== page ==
Before COVID, he played on a basketball team, took swim lessons and acting classes, and performed with a competitive dance team. Those activities all halted for Jamal in March 2020. They will start to return next month, Tess says.
Jamal has stayed in touch with friends and relatives via FaceTime and Zoom, and Tess thinks he will gradually reacclimate to interacting in person. But it won’t be simple or immediate.
She senses that his tolerance for stress is lower than it used to be. She thinks that Jamal has settled into a routine at home and will struggle at first with sharing, taking turns with others, and having patience with people other than herself.
“He hasn’t had a chance to practice those soft skills,” she says. She has enrolled Jamal in summer school this year to start academic and social-emotional reacclimation. She expects to get a few phone calls that he’s struggling to pay attention, but she also knows he’s itching to go.
Tess recently let Jamal order a new pair of shoes for summer school. “That was a big deal for him, like ‘oh my gosh this is really happening!’”
The stress is present even for children who have been back in school for months. In Butler’s Gomez Elementary classroom, the first grade teacher spends time each day, sometimes with the help of a school counselor, talking to students about their “big feelings.” Butler’s class also does simple stress relief exercises like belly breathing.
When a first grader talks anxiously about getting COVID—say, when a mask briefly falls off—Butler reassures the student by providing factual information.
The first grade teacher isn’t particularly worried about students’ ability to share or other interpersonal skills. Butler is worried about the students’ ability to concentrate all day.
“The second half of the year, I’m hearing them say how much they love school,” Butler says. But: “We have felt that heightened anxiety. The kids are definitely feeling that.”
How much COVID will affect young children likely depends on a host of factors, including their age, says Gallagher.
There is some evidence showing that preschool-age children are struggling during the pandemic. In a survey done by Rutgers University’s National Institute for Early Education Research, parents reported elevated levels of significant social-emotional problems, including conduct problems. They also reported fewer pro-social behaviors, like cooperation, than similar surveys done before the pandemic.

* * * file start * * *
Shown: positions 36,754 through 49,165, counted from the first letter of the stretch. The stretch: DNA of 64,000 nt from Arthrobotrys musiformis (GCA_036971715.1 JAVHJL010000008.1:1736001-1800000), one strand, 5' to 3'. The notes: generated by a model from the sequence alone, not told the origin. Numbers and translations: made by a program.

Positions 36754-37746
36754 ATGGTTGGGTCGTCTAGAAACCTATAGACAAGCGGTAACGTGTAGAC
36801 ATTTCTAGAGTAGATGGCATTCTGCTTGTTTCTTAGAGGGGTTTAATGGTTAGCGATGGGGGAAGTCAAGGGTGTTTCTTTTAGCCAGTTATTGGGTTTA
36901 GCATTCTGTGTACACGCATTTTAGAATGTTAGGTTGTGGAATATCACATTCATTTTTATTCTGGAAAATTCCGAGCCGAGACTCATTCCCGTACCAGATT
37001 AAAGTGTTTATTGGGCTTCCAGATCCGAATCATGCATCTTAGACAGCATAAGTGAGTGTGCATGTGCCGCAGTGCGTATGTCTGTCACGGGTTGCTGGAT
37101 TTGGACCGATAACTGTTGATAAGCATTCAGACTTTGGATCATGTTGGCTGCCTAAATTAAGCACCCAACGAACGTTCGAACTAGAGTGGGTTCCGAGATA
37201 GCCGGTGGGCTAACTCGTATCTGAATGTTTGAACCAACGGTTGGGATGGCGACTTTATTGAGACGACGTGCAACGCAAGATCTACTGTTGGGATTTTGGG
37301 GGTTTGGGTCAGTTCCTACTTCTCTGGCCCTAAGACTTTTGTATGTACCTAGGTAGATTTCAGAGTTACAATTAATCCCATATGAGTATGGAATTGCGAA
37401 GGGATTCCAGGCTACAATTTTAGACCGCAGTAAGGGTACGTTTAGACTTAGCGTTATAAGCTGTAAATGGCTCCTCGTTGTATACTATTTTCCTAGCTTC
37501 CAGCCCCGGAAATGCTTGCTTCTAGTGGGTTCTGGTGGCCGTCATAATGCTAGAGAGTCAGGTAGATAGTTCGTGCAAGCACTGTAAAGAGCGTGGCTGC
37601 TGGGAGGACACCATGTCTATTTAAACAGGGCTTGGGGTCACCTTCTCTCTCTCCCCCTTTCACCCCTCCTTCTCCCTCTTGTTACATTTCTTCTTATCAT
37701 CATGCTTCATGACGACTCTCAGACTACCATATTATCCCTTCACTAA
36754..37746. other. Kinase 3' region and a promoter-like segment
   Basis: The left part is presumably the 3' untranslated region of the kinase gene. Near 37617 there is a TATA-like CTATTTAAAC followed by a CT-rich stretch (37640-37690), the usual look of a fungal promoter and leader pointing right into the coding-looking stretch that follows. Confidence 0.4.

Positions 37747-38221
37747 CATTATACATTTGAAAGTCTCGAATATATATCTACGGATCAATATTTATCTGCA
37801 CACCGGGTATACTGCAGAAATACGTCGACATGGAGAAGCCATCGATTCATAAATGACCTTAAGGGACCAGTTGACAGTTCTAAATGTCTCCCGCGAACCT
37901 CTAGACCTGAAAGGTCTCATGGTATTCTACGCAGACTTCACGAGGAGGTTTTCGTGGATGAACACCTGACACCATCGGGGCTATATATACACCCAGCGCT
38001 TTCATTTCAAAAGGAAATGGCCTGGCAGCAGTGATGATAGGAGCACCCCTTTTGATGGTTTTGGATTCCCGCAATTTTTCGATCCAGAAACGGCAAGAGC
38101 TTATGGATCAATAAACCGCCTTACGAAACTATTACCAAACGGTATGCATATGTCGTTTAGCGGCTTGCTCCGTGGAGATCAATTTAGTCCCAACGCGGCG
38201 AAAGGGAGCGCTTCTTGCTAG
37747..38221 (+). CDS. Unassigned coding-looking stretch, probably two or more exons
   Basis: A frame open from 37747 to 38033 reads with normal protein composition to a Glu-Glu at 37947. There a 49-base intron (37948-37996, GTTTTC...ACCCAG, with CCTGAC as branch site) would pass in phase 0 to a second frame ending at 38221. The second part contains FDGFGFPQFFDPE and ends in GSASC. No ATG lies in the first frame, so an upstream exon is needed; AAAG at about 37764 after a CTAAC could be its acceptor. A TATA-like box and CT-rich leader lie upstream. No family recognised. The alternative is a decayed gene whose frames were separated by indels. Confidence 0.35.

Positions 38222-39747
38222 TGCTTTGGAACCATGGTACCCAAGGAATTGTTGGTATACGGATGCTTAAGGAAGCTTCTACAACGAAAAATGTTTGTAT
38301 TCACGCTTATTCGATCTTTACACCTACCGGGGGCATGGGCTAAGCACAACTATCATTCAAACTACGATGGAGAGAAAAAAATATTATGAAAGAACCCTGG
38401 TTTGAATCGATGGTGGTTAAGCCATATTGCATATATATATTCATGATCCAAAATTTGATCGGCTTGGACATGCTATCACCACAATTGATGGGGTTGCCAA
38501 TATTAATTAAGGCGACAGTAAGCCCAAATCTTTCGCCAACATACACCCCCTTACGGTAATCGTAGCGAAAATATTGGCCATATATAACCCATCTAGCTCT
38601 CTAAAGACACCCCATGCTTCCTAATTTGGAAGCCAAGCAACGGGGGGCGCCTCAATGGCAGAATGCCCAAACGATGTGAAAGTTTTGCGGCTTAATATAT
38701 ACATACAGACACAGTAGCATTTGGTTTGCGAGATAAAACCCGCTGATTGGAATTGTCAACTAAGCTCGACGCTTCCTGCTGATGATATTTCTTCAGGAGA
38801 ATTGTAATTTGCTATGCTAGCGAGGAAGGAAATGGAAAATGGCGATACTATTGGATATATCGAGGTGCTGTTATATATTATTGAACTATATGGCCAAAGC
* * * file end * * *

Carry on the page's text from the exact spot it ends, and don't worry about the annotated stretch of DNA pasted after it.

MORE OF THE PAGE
Gallagher says she is most worried about infants and toddlers, who have fewer coping mechanisms to respond to stress, such as “internal monologues” to help them problem solve during stressful situations.
It is crucial that parents communicate frequently with young children of all ages right now, she says, using children’s books and soothing words. Kids need to get the following messages right now: You are OK. You will be OK. Things will get better. You will play with your friends again soon.
And it is crucial to look for the silver linings in a 12-month period that often felt undeniably dark.
Gallagher is thinking about how children of the Great Depression often grew up remembering the hardship they endured—but also the happiness they experienced amidst that hardship.
“A first grader can remember this pandemic, can remember it probably as stressful but that some things were fun,” the Buffett Institute research and evaluation director says. “We can remember joy in the context of pain.”
“There is potential here that, if managed properly, kids will become more resilient.”
Matthew Hansen, the managing editor of the Buffett Early Childhood Institute at the University of Nebraska, is an award-winning journalist tasked with telling the stories of the Institute's work and early childhood care and education in Nebraska and beyond.
His columns can be read at https://buffettinstitute.nebraska.edu/news-and-events/early-years-matter.